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Greetings...

I am in search of studies and research which validate the effectiveness of
certain study habits.

The reason I am doing this is that my January project is to create a type of
self
test for learners which would have several components, be delivered via the
Internet,
and be available to all learners (no matter what institution or purpose).

it would be comprised of a series of questions which present options which
would have the net effect of
demonstrating and quantifying the effectiveness of certain study skills or
habits.

For example:  I would not ask "Do you review your notes immediately after a
class lecture?"
in the classroom strategies sector,

but rather

"If you review your notes after a class lecture, it is possible to improve
retention by
___ 10%   __ 20%  __  30%  __50%  __70%."

There would be several optional components to responses on the self test:
        immediate feedback;
        a link to the appropriate sector of my "Studyguides" website
                (http://www.iss.stthomas.edu/studyguides)
        a cumulative, readily accessible "score"
        a cumulative score according to categorized skills (reading,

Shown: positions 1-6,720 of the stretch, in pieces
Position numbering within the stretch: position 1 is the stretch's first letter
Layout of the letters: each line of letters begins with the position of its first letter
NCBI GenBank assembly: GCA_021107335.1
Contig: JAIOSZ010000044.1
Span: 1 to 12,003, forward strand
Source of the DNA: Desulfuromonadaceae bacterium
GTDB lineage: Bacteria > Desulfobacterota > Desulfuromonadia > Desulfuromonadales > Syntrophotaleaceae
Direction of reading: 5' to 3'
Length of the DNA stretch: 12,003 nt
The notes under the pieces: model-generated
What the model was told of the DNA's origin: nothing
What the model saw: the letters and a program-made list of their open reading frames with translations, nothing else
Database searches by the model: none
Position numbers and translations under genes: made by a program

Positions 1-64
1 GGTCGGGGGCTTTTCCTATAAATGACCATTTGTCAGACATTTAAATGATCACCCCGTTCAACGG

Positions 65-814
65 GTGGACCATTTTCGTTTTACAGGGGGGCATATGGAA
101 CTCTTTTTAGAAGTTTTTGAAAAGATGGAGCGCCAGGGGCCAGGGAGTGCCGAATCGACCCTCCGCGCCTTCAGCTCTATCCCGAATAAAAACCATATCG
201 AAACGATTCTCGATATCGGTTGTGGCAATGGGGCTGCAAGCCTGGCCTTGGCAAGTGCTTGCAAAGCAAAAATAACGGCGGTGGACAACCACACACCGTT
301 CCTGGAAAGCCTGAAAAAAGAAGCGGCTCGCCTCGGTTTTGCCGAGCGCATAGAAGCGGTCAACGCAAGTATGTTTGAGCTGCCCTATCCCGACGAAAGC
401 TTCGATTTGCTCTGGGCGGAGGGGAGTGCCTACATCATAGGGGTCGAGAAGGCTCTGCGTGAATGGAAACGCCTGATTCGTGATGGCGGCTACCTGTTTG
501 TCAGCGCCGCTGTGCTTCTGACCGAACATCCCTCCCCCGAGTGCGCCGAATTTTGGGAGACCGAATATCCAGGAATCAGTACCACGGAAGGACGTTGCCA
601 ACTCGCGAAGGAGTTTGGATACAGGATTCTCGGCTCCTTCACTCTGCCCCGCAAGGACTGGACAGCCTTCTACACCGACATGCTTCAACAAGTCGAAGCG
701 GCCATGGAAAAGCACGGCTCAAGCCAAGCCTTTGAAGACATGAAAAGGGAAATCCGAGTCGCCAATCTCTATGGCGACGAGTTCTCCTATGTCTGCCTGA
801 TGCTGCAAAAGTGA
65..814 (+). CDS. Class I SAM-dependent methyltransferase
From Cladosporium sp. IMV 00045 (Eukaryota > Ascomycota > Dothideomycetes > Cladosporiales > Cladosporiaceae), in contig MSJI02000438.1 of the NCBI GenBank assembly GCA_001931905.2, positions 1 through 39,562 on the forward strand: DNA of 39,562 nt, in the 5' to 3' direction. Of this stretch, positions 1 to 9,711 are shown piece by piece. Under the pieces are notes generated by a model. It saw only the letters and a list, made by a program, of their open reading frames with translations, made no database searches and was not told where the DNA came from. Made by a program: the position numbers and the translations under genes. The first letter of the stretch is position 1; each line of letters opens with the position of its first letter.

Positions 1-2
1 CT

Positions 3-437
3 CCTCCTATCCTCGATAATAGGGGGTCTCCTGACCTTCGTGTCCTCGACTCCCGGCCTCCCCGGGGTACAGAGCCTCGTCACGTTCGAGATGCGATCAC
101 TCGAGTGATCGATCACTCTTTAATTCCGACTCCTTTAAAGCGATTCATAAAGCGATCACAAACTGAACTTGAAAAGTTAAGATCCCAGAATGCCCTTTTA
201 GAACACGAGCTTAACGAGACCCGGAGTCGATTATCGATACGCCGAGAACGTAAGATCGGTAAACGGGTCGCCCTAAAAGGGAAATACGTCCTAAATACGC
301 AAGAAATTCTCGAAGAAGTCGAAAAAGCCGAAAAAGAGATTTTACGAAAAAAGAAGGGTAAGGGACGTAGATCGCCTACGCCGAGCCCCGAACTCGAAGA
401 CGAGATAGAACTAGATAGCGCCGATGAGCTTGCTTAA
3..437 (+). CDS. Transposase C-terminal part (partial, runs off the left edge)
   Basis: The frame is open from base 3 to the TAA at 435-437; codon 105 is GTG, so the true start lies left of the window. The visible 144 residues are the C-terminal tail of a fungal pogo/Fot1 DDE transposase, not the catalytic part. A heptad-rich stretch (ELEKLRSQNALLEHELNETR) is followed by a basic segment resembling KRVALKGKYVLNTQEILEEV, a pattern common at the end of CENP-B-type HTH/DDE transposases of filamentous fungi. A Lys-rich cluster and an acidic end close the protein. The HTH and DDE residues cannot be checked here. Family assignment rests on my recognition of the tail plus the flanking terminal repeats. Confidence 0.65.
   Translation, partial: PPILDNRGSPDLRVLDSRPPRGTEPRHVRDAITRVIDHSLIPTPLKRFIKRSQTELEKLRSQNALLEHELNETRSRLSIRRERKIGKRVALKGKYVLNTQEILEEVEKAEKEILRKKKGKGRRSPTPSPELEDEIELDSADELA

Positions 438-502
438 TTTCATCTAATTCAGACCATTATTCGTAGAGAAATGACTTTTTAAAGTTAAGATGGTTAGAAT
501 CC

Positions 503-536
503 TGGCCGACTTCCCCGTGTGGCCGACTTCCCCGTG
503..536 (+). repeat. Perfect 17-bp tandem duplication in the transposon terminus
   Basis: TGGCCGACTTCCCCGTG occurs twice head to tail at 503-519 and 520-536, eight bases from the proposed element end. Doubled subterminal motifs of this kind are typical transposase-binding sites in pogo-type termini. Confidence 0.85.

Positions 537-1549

writing, classroom, testing, etc)
        a reference to the study which validates the answer
        other references

I would like to invite you to contribute.  All accepted entries will be
credited.

However, the goal will be to simplify the presentation and process, and to
be as inviting as
possible.  The testing pages will have no graphics, sound, dancing dogs, or
other
distractions.  This has proved particularly successful with the
"Studyguides" website
(http://www.iss.stthomas.edu/studyguides) itself, which is accessed
internationally
( in 7languages) over 200,000 times for all pages each year, and has been
"whacked"
by several school systems, here and abroad.  (Check "kudos" for a few
testimonials...)

My goal is to provide a effective self-help resource for learners, and I
will also appreciate
commentary on its development (i.e. additional features).  I am also aware
that this is
a time for finals when we are all busy, busy, busy--and delayed responses
are welcome.

thank you

joe landsberger